Despite all of that, questions may arise from the topic such as is it right to detain a person before trial just to have him to be presented on the day of trial in case he is deemed guilty or is it right for one to confiscate a suspect’s money (bail money) to be certain that he will pay for the fine later as part of his sentence? Such actions made are clear that it is violating the presumption of innocence as it was only ‘assumed’ that the person is indeed guilty and applying a pre – trial detention is based on the reliance of ‘double suspicion’ as such to the case of Sheldrake v DPP. [cite] The point is further discussed by Lord Bingham based on the case of Sheldrake v DPP, “The overriding concern is that a trial should be fair, and the presumption of innocence is a fundamental right directed to that end. The Convention does not outlaw presumptions of fact or law but requires that these should be kept within reasonable limits and should not be arbitrary. It is open to states to define the constituent elements of a criminal offence, excluding the requirement of mens rea.
The due process model is seen to focus on the suspect whereas the crime control model focuses on the society. This paper analyzes these two models and based on the rate of crime in the society, makes recommendations as to which is the best model in criminal justice. The principle in law that one is innocent until proven guilty has created much discourse. There are those who feel that the moment that one is arrested, there is reasonable belief that they committed the crime. However, there are those who feel that just as the principle states, one is, and should be taken as a victim and the outcome could be either way: guilty or not guilty.
Strict Liability Offences, Fair and Just or a step to far. In a criminal trial the burden is on the prosecution to prove mens rea on the part of the accused, in doing so as to demonstrate intent, recklessness or knowledge on their part unless the crime is one of strict liability. The three types of mens rea which the courts take into consideration are set out as follows; Intent refers to the state of mind accompanying an act especially a forbidden act. It is the outline of the mental pattern which is necessary to do the crime. At times criminal intent is used in the sense of mens rea-the mental element requisite for guilt of the offense charged.
Which amendments focus on the rights of people accused of crimes? What rights do these amendments guarantee? The Fifth, Sixth, and Eighth Amendment focuses on the rights of people accused of crimes. The Fifth Amendment protects an accused citizen of self incrimination and double jeopardy. It also guarantees that life, liberty and property cannot be taken away without the due process of law.
First, the 8th Amendment helps the courts to take a decision. It helps them to give the right punishment. Also, the 8th Amendment helps the government to be fair. That means, courts should give fair punishments to people who commit crimes. For example, the court can’t give the same punishment to someone who stole a CD and someone who killed a person.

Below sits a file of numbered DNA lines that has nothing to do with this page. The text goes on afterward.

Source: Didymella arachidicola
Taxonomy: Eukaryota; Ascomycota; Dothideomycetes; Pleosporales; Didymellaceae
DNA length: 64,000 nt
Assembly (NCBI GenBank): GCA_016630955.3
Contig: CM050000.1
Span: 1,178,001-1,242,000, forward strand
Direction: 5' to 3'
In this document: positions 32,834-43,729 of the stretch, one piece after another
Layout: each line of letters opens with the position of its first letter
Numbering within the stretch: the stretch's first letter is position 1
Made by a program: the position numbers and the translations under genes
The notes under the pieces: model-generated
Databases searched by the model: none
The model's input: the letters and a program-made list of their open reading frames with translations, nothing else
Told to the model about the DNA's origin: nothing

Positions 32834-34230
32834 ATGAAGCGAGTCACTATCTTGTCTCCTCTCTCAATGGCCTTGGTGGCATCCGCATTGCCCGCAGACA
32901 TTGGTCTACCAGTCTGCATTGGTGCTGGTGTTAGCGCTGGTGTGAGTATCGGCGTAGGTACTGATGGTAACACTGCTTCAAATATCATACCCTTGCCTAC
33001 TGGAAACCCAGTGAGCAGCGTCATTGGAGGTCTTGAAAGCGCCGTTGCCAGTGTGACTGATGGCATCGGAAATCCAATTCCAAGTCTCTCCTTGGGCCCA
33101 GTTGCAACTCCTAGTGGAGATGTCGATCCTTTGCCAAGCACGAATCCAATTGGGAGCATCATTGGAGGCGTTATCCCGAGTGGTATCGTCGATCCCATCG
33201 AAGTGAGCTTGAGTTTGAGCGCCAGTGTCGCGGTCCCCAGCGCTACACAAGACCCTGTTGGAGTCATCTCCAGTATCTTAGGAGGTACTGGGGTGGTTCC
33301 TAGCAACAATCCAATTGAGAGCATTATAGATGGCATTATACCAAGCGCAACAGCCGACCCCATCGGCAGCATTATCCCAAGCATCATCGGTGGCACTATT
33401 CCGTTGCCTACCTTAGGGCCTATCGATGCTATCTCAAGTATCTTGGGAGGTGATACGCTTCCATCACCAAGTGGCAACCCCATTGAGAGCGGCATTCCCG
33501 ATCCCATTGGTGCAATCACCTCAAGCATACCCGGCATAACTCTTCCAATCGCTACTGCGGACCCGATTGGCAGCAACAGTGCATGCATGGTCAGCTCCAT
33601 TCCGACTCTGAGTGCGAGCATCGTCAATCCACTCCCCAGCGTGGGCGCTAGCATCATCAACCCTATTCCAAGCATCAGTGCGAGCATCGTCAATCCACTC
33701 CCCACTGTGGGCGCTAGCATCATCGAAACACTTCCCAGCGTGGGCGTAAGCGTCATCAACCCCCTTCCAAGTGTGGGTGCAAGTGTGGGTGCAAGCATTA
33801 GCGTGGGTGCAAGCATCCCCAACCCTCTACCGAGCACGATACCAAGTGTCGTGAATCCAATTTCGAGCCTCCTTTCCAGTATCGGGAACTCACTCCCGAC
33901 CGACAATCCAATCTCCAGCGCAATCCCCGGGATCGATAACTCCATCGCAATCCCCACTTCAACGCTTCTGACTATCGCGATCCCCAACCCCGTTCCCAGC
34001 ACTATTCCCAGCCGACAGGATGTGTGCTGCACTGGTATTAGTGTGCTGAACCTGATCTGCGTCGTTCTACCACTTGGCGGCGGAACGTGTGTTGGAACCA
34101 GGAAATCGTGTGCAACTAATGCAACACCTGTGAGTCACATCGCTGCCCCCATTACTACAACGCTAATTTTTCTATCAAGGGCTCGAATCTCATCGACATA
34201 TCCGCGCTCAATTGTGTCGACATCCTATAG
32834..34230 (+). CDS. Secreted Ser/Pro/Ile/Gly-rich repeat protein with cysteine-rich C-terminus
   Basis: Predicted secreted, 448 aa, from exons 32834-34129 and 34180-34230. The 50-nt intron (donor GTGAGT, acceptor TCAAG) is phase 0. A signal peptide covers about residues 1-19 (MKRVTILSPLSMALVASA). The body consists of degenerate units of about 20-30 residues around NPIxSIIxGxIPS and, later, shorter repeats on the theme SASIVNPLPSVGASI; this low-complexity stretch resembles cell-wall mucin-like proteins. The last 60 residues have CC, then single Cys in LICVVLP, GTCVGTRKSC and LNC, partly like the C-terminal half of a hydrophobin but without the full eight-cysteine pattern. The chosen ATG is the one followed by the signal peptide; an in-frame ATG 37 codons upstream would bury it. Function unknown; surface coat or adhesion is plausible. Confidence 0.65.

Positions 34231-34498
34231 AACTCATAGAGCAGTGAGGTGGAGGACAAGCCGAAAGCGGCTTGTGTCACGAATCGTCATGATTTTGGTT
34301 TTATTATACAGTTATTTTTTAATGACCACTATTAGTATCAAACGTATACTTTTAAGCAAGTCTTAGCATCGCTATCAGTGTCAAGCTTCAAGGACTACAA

The two types of deterrence are general and specific with General deterrence is the punishment of criminals that is intended to serve as an example to the public to try a discourage them from committing the same crime as others. It is often used for the hope that it will show people that if you commit a certain crime this is what you can expect to happen to you. And hopefully it will scare people straight or at least will think twice about it. Specific deterrence is when a punishment is exacted on a criminal to try an discourage them from committing any crimes in the future. And the punishment needs to be extreme enough so that they will completely understand that their crimes have consequences and maybe it will help them
A person would be released even if he committed a crime is severe case scenario because his committing crime prior to the self-incrimination would itself serve as an evidence that he was guilty of the charge. According 18 U.S. Code section 3501, If a suspect voluntarily accepts his crime. The jury accepts his confession, voluntarily given, considering all circumstances in which he admitted
They believe that their “target” is going to do wrong to the world, another person, or themselves. In some cases, the defendant hears voices he believes are telling them to commit these crimes to protect himself. This crime then becomes, in the mind of the defendant, a crime of self defense. Although the victim has not done anything outstandingly wrong, the defendant still believes that the victim is out to get them. If someone so mentally obstructed cannot comprehend reality, then sending them to prison, without medical attention, will not make them automatically understand their wrong doings.
Another factor is having to prove the motivation for the crime. A jury, lawyer, or a judge will not be able to know exactly what the person was thinking during the time the criminal committed the crime. Only the criminal will know his intent. This means a lawyer is unable to “prove” the intent of the criminal, which leads to no other form of punishment than a criminal with no intent. If a criminal was found of prejudicial motivation, it is “unconstitutional to punish him for it” because the reason of punishment violates the First Amendment
In any way it cannot be applied in non-legal contexts. We could say that how should a murder explained in the form of example. Depending upon the circumstances and whether the murderer had the intent to commit the crime, the same act of homicide can fall under different levels of punishment. In a nutshell, substantive law deals with the substance of the case, how the charges are to be handled and how the facts are to be dealt with. General examples include the laws regarding torts (laws against any wrong doing for which an action for damages be brought), contracts, and real property.